JUDY WOODRUFF: Finally tonight, the growing concerns surrounding drug shortages and the president's idea for tackling a part of the problem.
NewsHour health correspondent Betty Ann Bowser reported on the worries earlier this year, and she has our update.
WOMAN: In the next few days, it should be high enough for us to do the bone marrow.
BETTY ANN BOWSER: Across the country, doctors and patients are struggling to get their hands on some essential prescription drugs in dangerously short supply.
The list includes 178 drugs, antibiotics, chemotherapy drugs used to kill cancers, and medicines that save lives in the emergency room.
Today, President Obama signed an executive order giving the Food and Drug Administration more tools to police the problem.
PRESIDENT BARACK OBAMA: As part of this, we're going to require that drug companies let us know earlier about the potential for drug shortages, so that we can respond successfully. We're going to make sure that, if we find out that prices are being driven up because shortages are being made worse by manipulations of companies or distributors, that we are making sure that we stop those practices.
BETTY ANN BOWSER: The president also gave FDA and the Department of Justice more power to investigate the so-called gray market, where unscrupulous suppliers buy up drugs in short supply and then charge exorbitant prices.
Most of the medicines in question are older generic products that are not significantly profitable. A number of companies have dropped out of production, and some still making them have run into manufacturing problems.
That's left patients like Bruce Blair having to make difficult choices. He got one round of a preferred drug earlier this year, and then had to go to plan B when no more of it could be found.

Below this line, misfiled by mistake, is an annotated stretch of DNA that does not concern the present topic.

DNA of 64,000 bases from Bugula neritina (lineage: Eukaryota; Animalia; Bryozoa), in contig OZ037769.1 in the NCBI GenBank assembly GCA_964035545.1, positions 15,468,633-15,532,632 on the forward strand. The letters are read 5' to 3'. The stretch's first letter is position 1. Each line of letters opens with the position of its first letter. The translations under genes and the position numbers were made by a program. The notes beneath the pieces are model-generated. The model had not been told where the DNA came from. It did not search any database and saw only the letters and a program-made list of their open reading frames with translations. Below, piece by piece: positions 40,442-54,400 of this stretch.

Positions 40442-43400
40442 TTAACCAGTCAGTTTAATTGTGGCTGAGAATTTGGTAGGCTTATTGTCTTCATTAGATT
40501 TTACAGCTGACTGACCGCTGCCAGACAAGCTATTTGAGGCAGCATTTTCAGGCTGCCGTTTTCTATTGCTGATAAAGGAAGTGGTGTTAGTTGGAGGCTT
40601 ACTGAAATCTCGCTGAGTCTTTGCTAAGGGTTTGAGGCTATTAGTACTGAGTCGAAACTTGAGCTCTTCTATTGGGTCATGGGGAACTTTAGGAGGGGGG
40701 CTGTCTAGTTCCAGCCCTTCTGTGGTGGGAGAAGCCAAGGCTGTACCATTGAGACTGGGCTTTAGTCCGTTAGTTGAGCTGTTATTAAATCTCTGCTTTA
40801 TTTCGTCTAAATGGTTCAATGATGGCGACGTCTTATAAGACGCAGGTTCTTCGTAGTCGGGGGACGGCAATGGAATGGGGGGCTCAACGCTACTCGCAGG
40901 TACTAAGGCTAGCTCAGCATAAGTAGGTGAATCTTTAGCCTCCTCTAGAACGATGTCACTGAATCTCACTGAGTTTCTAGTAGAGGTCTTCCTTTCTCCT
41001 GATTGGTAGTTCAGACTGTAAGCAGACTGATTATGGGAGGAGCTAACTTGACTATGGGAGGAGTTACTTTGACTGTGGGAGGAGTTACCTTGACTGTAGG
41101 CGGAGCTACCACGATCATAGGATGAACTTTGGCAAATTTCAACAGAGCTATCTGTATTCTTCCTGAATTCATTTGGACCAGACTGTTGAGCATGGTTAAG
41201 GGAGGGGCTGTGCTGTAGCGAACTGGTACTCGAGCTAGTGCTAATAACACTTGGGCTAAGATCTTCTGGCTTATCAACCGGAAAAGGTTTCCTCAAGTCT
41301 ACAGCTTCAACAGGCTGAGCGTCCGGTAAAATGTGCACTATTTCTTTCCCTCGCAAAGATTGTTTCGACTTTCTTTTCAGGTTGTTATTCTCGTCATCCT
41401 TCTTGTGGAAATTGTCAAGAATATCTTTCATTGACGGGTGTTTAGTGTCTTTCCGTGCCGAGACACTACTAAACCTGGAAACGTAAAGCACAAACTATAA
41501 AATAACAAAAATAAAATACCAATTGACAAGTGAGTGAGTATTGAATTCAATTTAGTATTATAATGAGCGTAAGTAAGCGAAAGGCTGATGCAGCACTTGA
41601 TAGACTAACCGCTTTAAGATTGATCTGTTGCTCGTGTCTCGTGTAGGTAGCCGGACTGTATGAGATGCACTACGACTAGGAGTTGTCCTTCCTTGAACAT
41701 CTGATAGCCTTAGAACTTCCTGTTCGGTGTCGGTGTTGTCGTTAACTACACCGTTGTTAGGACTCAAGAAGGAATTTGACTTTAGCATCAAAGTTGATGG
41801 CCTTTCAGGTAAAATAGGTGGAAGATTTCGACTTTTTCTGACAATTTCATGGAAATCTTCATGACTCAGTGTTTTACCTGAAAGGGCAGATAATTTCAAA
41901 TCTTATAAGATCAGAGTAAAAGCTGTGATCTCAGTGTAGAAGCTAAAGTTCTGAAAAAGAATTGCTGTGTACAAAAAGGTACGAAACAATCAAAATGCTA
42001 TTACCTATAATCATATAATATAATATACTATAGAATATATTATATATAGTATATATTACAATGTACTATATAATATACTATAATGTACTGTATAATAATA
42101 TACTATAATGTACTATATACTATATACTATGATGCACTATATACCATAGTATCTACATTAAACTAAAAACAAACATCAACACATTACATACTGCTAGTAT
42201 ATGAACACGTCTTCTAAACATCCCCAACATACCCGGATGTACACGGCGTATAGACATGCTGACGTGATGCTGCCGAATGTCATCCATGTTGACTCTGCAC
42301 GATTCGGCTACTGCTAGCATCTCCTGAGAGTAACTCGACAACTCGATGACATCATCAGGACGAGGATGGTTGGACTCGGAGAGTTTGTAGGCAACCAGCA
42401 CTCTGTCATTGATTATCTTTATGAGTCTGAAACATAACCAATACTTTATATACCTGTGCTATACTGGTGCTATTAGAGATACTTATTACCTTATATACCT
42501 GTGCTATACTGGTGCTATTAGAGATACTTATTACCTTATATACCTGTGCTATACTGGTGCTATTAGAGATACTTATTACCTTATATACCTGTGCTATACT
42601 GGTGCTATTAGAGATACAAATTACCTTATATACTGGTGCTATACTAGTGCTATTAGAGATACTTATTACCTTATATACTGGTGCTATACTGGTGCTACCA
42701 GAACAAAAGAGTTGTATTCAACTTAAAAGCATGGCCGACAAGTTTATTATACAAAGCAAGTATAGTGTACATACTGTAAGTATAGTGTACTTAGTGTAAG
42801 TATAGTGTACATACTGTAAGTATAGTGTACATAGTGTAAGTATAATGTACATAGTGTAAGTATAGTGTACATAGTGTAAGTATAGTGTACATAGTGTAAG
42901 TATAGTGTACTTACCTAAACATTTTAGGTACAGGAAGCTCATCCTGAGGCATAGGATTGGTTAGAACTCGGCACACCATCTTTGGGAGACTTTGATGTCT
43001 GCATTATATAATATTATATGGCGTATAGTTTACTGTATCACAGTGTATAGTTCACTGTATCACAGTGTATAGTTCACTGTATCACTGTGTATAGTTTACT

BRUCE BLAIR, patient: There was actually some concerns as to what's going on.
BETTY ANN BOWSER: Whether it was working.
BRUCE BLAIR: Whether it was working. And, actually, the other concern that we were told is maybe the cancer is back. When you're going through this, that's kind of the last thing that you actually want to hear, is that maybe the cancer is back. And it really -- for that two-week period, it really kind of puts you a little bit on edge.
BETTY ANN BOWSER: Although Blair's doctors successfully treated him, it could have had a different outcome.
Are we talking about drugs that literally create a life-and-death situation sometimes?
CAPT. VALERIE JENSEN, Food and Drug Administration: Absolutely.
BETTY ANN BOWSER: Captain Valerie Jensen tracks shortages for the FDA. We talked to her earlier this summer.
Is this unprecedented?
CAPT. VALERIE JENSEN: It is. When we look back at the last six years, since we have tracked shortages, we have not seen these levels. We have not seen anything near these levels.
BETTY ANN BOWSER: Jensen told us that economics played a clear role in the problem.
CAPT. VALERIE JENSEN: These are not profitable drugs. So, as newer drugs come off patent, often, those are picked up by firms. And they want to make those drugs because they are more profitable. And these older sterile injectables can get discontinued for that reason.
BETTY ANN BOWSER: The Generic Pharmaceutical Association released a statement pledging to work with "all stakeholders to ensure that lifesaving generic medications are available for all patients who rely on them."
The president's action was the latest in a series of executive orders taken to circumvent the Congress, which has refused to pass Mr. Obama's jobs bill and other legislation.
The president also said he supports a proposed bill that would require drugmakers to notify the FDA six months before a potential shortage.
BARACK OBAMA: We will still be calling on Congress to pass a bipartisan bill that will provide additional tools to the FDA and others that can make a difference. But, until they act, we will go ahead and move.
BETTY ANN BOWSER: Today's order is just the beginning of a process that could take months before patients are able to get the drugs they need. Moreover, it may not solve some of the fundamental business problems that led to the shortages in the first place.